Study Rationale: Parkinson’s disease (PD) affects the function of the autonomic nervous system, which controls blood pressure (BP), often resulting in both a low BP upon rising (orthostatic hypotension, a cause of fainting or falls) and a concerningly high BP while lying flat (supine hypertension). This common co-occurrence complicates treatment, as improvement of one can only be accomplished at the expense of the other. Sleeping in a head-up tilt position (HUTS) is an attractive noninvasive, nonpharmacological intervention with the unique ability to treat both conditions simultaneously. However, HUTS has never been tested in adequately designed studies.
Hypothesis: In evaluating the optimal tilt angle for HUTS, we hypothesize that there will be a trade-off between efficacy and tolerability, with larger tilt angles shown to be more effective, but less tolerable. We will also assess whether certain baseline features, like orthostatic hypotension severity, can predict a successful treatment outcome.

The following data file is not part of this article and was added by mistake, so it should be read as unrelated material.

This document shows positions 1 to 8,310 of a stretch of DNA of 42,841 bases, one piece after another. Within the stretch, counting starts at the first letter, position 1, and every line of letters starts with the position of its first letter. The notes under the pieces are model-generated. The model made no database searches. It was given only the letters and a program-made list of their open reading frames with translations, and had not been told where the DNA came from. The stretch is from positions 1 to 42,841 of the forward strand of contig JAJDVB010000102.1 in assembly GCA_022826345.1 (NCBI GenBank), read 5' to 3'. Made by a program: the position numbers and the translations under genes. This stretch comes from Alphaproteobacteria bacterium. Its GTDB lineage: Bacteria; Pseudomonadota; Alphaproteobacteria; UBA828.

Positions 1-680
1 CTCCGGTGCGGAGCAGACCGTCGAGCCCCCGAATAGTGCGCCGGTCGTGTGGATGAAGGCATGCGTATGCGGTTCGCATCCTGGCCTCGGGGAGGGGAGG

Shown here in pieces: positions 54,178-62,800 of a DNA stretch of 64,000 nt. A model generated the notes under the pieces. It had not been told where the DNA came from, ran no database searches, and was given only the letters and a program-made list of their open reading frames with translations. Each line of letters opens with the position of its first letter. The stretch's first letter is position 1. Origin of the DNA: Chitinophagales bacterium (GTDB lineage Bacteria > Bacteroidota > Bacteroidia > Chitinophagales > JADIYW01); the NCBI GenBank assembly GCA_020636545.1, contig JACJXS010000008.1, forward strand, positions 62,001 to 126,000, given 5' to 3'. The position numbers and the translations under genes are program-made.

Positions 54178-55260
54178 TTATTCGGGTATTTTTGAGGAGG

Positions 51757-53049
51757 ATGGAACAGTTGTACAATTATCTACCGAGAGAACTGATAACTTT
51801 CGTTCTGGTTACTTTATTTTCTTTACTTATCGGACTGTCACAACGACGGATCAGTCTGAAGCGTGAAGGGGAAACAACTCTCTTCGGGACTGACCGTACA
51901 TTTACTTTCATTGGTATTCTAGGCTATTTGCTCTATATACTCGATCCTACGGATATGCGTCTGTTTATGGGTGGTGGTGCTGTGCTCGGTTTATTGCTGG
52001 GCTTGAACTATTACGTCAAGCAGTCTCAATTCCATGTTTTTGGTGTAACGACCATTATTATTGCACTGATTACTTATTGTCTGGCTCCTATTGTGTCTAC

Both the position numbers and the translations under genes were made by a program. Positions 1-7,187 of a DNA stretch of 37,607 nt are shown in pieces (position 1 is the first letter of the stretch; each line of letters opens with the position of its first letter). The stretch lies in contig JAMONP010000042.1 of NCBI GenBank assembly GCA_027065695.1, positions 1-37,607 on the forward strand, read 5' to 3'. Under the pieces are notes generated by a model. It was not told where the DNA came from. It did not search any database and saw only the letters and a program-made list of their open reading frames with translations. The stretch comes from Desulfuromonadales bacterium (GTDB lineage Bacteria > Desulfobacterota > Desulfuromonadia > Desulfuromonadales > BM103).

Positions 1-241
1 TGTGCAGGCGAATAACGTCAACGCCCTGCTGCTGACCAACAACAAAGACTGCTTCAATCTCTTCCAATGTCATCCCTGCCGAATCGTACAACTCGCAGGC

Study Design: The Heads-up trial is a double-blind, home-based randomized control trial (RCT) that will provide robust data on the efficacy and tolerability of HUTS. Fifty participants will be randomized to either the intervention or control group. All will undergo HUTS for two weeks, with those in the intervention group testing three angles presumed to be effective and the control group a placebo 1° tilt. Each HUTS treatment will be preceded by one week sleeping horizontally, so the total trial duration will be 9 weeks. Home-based assessments include daily BP monitoring, a continuous activity tracker and weekly questionnaires on a phone app.
Impact on Diagnosis/Treatment of Parkinson’s Disease: If proven effective, HUTS implementation may significantly reduce incapacitating orthostatic hypotension and hypertensive emergencies in PD, as well as long-term organ failure due to supine hypertension (e.g. myocardial infarction, stroke). To optimize clinical implementation, we will develop a video animation to explain the rationale of HUTS.
Next Steps for Development: If the present study is successful, we will use the results to design a definitive phase 3 RCT, powered to study clinically relevant outcomes. Ultimately, we our results could provide a roadmap for treating orthostatic hypotension and supine hypertension in PD.